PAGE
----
The dental profession was disappointed to hear of the statement made by the Parliamentary Under-Secretary of State for Health and Social care, Jo Churchill, in response to a question posed by Labour MP Peter Dowd around the benefits of regular dental check-ups in ensuring early diagnosis of oral cancer.
Her reply “while dentists can play an ad hoc role in detecting potential oral cancers as a by-product of dental check-ups, oral cancer is primarily detected through the medical systems.”
The College’s Faculty of Dental Surgery feels that she has been misinformed and is concerned at the way the role of the profession has been highlighted.
Mouth cancer remains a significant health concern with over 8,700 people diagnosed last year. Approximately seven people per day lose their life to mouth cancer in the UK. Early diagnosis is the key to survival with early detection improving survival from 50% to 90%. All dental care professionals who examine the oral cavity are trained in recognising the signs of oral cancer which is an integral part of the patient’s dental visit.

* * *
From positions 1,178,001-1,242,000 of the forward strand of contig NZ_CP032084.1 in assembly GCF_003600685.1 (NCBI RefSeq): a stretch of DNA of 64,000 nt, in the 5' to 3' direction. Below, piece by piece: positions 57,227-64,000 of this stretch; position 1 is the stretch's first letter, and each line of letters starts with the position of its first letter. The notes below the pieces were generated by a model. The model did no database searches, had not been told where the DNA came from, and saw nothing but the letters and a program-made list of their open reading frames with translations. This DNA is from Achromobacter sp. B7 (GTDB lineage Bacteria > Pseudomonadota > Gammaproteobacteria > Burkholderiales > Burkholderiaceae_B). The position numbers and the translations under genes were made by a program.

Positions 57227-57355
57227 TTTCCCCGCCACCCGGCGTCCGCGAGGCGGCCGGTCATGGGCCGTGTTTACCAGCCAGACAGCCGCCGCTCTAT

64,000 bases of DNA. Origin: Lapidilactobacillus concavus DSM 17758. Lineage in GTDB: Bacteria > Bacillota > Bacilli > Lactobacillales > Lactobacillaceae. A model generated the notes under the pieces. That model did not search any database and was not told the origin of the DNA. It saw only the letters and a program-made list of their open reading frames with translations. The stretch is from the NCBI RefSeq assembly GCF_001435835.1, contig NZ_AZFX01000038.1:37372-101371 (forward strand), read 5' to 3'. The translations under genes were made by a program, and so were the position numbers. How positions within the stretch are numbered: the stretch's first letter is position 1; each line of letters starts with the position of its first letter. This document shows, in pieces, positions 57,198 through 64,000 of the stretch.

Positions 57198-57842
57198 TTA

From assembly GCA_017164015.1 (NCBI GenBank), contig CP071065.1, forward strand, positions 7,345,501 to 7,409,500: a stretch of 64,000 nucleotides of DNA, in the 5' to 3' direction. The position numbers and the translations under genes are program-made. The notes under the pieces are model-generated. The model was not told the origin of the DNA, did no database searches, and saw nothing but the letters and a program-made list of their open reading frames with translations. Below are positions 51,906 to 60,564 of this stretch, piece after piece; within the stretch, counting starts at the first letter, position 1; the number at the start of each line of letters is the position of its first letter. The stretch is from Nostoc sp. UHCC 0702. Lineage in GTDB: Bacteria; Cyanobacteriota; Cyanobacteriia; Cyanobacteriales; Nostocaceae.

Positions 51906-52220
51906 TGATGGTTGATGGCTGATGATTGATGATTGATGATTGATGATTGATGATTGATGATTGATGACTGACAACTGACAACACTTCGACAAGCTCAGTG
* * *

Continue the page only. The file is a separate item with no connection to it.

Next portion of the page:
We know with dental practices closed for a period of over 2 months that ten million patients missed out on appointments with a reported reduction in cancer referrals dropping by 65%.
To state that they have an “ad hoc role” has caused significant offence and downplays the vital role dental care professionals have in patient prevention, education, and recognition of mouth cancer.
We hope that the Parliamentary Under-Secretary of State for Health and Social care reflects on her statement and offers to clarify her comments.
Andrew I Edwards
Dean Faculty of Dental Surgery
Royal College of Physicians and Surgeons of Glasgow